Last update on: 4:41 pm September 9, 2021 by fashionabc

The term metaverse — first coined by author Neal Stephenson in his science fiction novel Snow Crash — is now perceived to be the successor of the Internet age. It can extend to digital fashion, augmented reality, virtual stores, gaming and non-fungible tokens, which explains why so many fashion brand are using metaverse to remain relevant.

Into The Future Of Fashion: Rise Of Digital Fashion

Per Vogue Business, “a digital Gucci bag just resold on Roblox for $4,115, more than the cost of the physical version. Burberry and Farfetch unveiled a 3D world to promote new bags, while Farfetch and Prada are using digital try-on on Snapchat. Meanwhile, a host of marketplaces are positioning themselves to become de facto destinations for digital fashion.”

Cathy Hackl defines it in Vogue Business as a “further convergence of our physical and digital lives’ and that ‘in some ways it’s about the Internet breaking free from the rectangles in our hands, desks and walls and being all around us’ while venture capitalist Matthew Ball adds, ‘The best way to understand the metaverse is to think about the idea that we will spend an ever-increasing amount of our lives connected to persistent virtual simulations. If you believe in that, then the criticality of anything that is important to identity and self-expression intensifies.”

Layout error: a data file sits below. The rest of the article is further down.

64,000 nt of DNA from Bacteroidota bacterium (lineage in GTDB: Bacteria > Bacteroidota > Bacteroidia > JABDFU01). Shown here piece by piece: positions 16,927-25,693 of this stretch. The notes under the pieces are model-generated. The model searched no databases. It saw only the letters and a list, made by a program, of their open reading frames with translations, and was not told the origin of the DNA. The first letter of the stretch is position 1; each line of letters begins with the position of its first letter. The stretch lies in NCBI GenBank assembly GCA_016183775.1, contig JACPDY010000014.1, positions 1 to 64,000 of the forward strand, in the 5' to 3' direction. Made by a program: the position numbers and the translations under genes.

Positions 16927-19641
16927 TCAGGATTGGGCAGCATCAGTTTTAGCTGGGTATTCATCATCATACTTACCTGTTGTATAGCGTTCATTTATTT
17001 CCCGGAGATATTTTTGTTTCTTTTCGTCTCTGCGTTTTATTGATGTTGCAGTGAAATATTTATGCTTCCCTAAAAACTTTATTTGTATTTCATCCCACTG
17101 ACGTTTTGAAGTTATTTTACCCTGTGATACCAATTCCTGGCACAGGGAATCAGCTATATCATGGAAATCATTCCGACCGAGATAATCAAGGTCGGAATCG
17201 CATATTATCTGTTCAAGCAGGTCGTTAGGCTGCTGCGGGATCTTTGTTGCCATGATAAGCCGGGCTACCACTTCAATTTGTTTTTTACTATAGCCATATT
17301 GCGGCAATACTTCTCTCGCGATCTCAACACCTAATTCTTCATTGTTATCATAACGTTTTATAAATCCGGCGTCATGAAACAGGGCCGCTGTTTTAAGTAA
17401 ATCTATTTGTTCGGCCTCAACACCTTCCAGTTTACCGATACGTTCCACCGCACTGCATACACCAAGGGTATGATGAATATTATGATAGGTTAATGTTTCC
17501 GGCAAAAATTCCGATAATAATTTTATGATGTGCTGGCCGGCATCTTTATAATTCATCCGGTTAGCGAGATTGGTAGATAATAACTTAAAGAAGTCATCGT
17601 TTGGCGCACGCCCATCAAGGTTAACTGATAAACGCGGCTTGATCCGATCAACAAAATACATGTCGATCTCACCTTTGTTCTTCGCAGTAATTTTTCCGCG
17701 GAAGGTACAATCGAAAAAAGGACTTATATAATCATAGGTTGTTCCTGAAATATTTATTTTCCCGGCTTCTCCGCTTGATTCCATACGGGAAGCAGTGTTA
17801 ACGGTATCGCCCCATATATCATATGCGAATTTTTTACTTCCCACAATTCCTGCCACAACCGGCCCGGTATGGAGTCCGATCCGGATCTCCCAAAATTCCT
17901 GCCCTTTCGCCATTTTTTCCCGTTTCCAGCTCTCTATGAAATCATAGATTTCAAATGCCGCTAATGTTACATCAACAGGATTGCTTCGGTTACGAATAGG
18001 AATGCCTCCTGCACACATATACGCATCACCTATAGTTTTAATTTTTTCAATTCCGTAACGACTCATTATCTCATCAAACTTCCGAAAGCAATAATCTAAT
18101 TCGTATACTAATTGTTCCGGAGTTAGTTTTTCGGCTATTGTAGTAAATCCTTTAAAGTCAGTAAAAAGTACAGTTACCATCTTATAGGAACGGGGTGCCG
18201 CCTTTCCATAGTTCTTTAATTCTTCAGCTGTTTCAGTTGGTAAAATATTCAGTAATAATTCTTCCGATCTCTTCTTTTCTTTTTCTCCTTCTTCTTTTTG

Daniella Loftus, from This Outfit Does Not Exist, a platform for digital fashion, defines digital fashion in three distinct forms:

· The first is phygital, digital fashion designed for the aim of producing physical garments.

· The second form is physical and digital combined, which is digital fashion that can be worn using augmented or virtual reality.

· And the third is fully digital, which is digital fashion that is sold directly to an avatar.